When the second Back to the Future film ended on its cliffhanger, with a stranded Marty McFly once again stuck in 1955, it left us with not only one hell of a set-up for its third film, but also a teaser trailer for its successor which was already halfway through production, with enough material in the can with which to produce a trailer.
Of course, it was somewhat spoiler-heavy in what it revealed, but it was such a glorious tease of what was to come that it was hard not to be excited for Marty and the Doc’s journey to the Wild West, as well as being our first time hearing Alan Silvestri’s rousing new theme for the film.
The first two instalments of the series were very much about Marty and his family, with his parents frequently the victims of whatever time travel-related dramas that came about due to Marty and Doc Brown’s adventures. Last time out, Marty had to save his father and the whole of Hill Valley from a nightmarish alternative 1985 that came about due to, of all things, Grey’s Sports Almanac.
With the passing of the actual year 2015 that the first act of Part 2 takes place in, along with its Trump-like portrayal of Biff Tannen in an overlord position, the second film’s status has somewhat risen over the last few years, unwillingly becoming a work of grandiose time travel satire with which we can compare what the film predicted about the current age.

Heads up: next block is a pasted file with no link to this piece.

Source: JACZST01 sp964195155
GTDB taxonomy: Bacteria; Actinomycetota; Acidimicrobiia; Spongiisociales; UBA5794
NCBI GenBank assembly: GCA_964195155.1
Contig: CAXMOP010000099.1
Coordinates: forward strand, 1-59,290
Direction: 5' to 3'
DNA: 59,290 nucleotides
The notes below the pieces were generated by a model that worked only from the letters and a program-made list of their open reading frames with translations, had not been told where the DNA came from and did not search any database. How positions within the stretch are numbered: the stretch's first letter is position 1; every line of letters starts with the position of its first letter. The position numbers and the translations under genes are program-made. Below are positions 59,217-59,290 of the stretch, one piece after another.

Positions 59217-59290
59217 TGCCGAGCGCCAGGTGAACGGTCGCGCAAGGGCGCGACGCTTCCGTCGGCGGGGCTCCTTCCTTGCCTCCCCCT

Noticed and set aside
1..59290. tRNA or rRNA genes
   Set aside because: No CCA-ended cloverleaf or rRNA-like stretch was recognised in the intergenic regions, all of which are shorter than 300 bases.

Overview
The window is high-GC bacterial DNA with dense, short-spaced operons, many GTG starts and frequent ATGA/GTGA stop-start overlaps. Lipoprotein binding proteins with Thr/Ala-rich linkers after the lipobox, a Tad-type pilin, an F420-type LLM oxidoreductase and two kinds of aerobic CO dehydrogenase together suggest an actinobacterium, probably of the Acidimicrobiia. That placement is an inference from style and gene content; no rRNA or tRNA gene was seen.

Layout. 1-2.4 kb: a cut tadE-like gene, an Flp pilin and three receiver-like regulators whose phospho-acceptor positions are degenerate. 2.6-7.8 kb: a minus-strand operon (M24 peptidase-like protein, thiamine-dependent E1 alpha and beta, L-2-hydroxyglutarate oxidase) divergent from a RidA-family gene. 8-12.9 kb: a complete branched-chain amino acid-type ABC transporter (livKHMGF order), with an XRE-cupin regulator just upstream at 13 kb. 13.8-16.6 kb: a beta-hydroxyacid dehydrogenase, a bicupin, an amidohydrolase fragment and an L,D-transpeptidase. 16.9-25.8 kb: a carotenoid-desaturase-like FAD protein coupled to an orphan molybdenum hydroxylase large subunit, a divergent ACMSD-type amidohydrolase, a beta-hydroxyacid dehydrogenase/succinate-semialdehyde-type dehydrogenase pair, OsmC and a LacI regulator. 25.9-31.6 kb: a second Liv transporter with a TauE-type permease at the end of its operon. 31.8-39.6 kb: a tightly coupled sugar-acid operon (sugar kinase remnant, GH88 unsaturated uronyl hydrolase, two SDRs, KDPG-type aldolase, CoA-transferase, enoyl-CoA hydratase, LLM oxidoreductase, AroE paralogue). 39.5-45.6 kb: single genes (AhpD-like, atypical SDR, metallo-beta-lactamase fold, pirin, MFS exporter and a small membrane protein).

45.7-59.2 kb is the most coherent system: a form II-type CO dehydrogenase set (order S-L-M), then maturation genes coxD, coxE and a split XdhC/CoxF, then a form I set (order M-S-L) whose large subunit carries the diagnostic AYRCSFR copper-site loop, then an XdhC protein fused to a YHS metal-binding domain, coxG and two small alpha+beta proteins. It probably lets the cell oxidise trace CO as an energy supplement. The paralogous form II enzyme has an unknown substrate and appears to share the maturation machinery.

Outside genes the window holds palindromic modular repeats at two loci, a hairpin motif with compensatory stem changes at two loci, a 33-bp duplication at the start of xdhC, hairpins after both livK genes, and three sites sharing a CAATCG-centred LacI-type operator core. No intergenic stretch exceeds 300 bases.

As a result, the third film has somewhat fallen away in people’s thought and memories, as well as estimations, which is a shame, because while the second one has been having its moment in the sun and the zeitgeist, the third film has forever remained the genuinely best sequel of the Back to the Future saga.
What’s most pleasing about it, and what might put modern audiences off a little in watching the series for the first time, is that after a brisk opening act that catches up with Marty and 1955-era Doc Brown and the revelation that Doc will be killed in 1885 where his future self is stuck, the pace of the film slows down once it makes its move to the wild west for something a little more introspective. It doesn’t mean that we don’t get the big finish worthy of the series, because its train-set climax is arguably the best set-piece of the trilogy.
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After spending the first two movies centred on Marty’s story, the third film puts its focus more on Doc and the friendship at the heart of the series. It’s a running joke amongst fans of the trilogy and something that gets a lot of discussion, but one does find themselves wondering how Doc and Marty became friends given that there is a substantial age difference. It’s never even explained if Doc is a friend of the McFly family, or if it was Marty’s trip to 1955 in the first film that resulted in their friendship, yet it’s a friendship that is the beating heart of the three films.